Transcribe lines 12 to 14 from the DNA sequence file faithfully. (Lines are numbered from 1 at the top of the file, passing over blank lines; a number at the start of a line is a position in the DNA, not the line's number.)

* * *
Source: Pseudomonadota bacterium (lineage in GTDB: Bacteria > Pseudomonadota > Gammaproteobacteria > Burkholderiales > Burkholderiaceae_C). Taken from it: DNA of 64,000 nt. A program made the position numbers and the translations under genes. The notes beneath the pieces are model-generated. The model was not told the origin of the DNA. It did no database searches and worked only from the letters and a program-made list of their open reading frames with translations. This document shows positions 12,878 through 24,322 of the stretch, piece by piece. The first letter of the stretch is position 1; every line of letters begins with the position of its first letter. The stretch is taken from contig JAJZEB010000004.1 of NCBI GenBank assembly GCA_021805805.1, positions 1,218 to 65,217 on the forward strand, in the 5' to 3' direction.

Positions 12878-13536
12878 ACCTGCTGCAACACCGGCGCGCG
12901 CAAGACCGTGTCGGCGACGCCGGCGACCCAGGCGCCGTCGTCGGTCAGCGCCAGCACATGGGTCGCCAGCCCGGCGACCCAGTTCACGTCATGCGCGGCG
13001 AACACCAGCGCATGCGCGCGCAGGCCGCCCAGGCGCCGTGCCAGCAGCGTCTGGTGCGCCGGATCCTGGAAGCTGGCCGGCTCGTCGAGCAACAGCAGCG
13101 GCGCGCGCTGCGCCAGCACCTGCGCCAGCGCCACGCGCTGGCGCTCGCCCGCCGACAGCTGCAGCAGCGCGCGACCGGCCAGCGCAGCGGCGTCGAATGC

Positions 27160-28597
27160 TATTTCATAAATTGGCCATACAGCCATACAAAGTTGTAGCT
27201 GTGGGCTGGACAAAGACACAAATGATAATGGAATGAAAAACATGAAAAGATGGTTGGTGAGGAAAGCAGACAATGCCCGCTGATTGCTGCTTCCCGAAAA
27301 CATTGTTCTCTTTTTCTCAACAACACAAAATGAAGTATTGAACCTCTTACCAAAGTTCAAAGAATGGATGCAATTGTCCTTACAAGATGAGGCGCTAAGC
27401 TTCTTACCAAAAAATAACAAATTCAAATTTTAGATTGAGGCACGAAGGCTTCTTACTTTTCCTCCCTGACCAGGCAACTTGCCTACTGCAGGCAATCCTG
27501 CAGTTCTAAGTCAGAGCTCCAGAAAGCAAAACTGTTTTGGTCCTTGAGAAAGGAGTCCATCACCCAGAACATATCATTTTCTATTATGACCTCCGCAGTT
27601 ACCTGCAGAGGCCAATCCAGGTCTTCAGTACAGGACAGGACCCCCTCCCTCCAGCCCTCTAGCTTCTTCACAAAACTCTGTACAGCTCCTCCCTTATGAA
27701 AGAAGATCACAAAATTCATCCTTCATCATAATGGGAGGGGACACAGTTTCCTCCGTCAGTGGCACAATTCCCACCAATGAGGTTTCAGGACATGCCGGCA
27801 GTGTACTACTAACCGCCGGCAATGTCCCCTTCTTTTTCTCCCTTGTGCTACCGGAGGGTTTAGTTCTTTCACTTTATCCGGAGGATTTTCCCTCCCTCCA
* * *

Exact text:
27501 CAGTTCTAAGTCAGAGCTCCAGAAAGCAAAACTGTTTTGGTCCTTGAGAAAGGAGTCCATCACCCAGAACATATCATTTTCTATTATGACCTCCGCAGTT
27601 ACCTGCAGAGGCCAATCCAGGTCTTCAGTACAGGACAGGACCCCCTCCCTCCAGCCCTCTAGCTTCTTCACAAAACTCTGTACAGCTCCTCCCTTATGAA
27701 AGAAGATCACAAAATTCATCCTTCATCATAATGGGAGGGGACACAGTTTCCTCCGTCAGTGGCACAATTCCCACCAATGAGGTTTCAGGACATGCCGGCA